NASCAR Betting Guide: Verizon 200 at the Brickyard

Jim Sannes
Jim Sannes@JimSannes
NASCAR Betting Guide: Verizon 200 at the Brickyard

For its two years in existence, the Indianapolis road course has been NASCAR's chaos track.

Across those two races, a whopping 24.4% of drivers have failed to finish the race. That's not quite the same level as a superspeedway, but it's close. And it has led to some drivers with very long odds cashing top-10 and top-5 tickets.

This year, NASCAR has decided to make a change. They're moving the restart zone back, meaning the cars should be more strung out before they reach the beer funnel otherwise known as Turn 1. This won't alleviate all of the issues, but it should make things a bit less hectic.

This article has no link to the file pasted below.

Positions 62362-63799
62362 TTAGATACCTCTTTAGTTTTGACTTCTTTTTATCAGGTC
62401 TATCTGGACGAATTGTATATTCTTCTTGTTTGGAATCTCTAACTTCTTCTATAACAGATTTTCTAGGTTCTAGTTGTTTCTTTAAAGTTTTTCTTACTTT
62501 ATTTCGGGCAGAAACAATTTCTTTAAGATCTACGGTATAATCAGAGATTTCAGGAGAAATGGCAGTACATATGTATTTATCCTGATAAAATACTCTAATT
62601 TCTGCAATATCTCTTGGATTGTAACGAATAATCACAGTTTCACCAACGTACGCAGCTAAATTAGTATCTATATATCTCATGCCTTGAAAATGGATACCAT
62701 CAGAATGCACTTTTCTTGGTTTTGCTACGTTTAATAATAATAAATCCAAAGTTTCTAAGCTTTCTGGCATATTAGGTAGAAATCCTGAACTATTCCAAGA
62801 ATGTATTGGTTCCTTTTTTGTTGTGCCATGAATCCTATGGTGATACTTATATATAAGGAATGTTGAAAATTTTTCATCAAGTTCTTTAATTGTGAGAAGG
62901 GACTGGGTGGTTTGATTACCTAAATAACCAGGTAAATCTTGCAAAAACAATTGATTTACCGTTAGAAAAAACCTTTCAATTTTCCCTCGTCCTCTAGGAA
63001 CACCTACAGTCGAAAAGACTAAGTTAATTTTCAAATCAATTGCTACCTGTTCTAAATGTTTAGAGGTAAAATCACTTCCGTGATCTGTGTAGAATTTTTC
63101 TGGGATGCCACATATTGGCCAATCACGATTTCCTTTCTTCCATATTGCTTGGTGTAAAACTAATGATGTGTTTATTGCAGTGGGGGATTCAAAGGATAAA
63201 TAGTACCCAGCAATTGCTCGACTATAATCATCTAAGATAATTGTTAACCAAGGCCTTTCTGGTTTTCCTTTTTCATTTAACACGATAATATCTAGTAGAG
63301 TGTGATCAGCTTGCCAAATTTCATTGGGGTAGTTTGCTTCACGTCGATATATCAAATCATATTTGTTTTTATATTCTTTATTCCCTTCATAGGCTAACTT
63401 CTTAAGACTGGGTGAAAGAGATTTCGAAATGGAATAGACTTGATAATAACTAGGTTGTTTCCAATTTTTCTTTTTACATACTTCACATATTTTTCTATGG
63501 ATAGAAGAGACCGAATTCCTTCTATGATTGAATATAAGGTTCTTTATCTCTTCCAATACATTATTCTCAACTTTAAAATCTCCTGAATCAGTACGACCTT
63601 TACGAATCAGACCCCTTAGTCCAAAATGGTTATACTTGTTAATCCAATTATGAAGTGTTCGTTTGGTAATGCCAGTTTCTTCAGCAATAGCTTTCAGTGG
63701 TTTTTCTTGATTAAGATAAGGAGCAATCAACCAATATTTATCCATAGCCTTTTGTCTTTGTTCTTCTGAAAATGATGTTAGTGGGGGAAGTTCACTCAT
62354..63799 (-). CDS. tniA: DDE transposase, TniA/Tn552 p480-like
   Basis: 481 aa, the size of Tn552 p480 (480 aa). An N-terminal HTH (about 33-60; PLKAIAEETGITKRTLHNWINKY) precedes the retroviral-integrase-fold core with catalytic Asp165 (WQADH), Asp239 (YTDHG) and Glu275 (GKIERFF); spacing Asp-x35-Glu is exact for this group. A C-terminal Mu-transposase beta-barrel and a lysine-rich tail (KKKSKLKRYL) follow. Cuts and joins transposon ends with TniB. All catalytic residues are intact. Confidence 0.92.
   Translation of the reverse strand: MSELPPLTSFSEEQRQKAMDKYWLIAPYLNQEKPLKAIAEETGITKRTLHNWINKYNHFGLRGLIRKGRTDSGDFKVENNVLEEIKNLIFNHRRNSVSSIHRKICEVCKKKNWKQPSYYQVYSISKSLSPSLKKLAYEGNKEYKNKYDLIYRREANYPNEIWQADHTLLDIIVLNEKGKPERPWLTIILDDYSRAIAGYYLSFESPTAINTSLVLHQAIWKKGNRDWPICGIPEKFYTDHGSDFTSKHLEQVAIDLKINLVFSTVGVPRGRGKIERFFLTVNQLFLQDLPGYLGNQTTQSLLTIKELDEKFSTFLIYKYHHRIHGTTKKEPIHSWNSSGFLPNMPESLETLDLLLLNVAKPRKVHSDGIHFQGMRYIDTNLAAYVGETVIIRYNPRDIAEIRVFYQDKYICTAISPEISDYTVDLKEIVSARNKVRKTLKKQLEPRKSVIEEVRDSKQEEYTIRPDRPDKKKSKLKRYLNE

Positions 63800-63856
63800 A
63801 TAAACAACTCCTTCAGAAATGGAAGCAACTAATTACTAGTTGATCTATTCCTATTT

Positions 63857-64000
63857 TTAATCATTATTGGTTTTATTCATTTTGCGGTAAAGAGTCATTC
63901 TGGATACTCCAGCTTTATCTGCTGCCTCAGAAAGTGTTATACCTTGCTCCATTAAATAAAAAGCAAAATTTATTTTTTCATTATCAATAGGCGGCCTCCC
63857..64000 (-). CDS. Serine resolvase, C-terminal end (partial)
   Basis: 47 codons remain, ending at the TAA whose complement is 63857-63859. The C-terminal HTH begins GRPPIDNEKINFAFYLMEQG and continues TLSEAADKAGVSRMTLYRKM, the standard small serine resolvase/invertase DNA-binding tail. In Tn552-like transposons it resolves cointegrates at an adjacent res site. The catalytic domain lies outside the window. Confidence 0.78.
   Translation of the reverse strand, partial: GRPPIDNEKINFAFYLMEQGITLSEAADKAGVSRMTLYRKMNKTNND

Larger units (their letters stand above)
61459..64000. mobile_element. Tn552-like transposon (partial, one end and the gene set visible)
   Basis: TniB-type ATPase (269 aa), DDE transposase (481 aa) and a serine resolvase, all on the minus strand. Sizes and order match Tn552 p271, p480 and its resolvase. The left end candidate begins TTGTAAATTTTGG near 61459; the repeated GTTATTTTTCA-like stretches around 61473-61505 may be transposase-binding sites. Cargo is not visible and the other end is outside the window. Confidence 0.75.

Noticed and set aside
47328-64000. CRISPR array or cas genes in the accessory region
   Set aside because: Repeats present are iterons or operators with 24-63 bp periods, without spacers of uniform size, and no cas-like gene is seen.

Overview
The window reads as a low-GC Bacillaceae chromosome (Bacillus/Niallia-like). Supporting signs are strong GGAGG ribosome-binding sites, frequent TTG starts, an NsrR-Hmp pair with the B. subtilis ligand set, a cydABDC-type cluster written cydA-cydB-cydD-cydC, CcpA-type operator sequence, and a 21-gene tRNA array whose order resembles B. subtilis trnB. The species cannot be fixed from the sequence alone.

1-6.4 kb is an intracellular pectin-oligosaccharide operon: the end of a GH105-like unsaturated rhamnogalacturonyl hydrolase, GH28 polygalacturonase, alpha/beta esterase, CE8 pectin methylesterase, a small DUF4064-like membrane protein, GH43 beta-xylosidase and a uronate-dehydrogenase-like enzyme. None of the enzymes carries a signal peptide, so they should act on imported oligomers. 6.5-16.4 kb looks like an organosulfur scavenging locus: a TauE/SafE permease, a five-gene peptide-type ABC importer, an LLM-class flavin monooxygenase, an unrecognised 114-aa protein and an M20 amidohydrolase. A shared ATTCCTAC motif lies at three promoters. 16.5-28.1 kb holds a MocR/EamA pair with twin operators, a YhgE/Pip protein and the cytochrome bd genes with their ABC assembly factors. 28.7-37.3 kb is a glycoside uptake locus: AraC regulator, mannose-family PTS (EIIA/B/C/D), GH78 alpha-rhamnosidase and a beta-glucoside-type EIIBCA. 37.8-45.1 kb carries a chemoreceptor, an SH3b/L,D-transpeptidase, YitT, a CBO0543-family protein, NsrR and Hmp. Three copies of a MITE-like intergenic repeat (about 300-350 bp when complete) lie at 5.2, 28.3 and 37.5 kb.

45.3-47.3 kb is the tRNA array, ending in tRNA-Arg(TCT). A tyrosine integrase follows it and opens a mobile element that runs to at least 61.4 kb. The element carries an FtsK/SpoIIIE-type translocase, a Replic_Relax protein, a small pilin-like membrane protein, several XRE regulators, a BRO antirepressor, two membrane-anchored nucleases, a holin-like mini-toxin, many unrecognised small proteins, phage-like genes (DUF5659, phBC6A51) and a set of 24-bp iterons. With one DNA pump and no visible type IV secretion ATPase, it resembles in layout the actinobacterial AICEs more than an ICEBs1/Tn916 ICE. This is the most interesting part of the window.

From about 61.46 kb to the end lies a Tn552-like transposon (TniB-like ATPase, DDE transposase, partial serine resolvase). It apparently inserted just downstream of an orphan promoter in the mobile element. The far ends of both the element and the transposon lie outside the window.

As a result, I've lowered the expected attrition rate in my model, which should make the top-end drivers more appealing. Unfortunately, they're not appealing enough to bet them; I'm still showing the most value on mid-pack and lower drivers.

Personally, I'm good with this. If Indy does continue to skew toward chaos, the spots where I'm already showing value will benefit. But even if it doesn't, I view these drivers as being quality bets under the assumption of a more timid race.

So, which drivers grade out best based on the way I'm expecting things to play out? Here are three drivers whose top-10 odds are longer than my model thinks they should be based on FanDuel Sportsbook's NASCAR betting odds.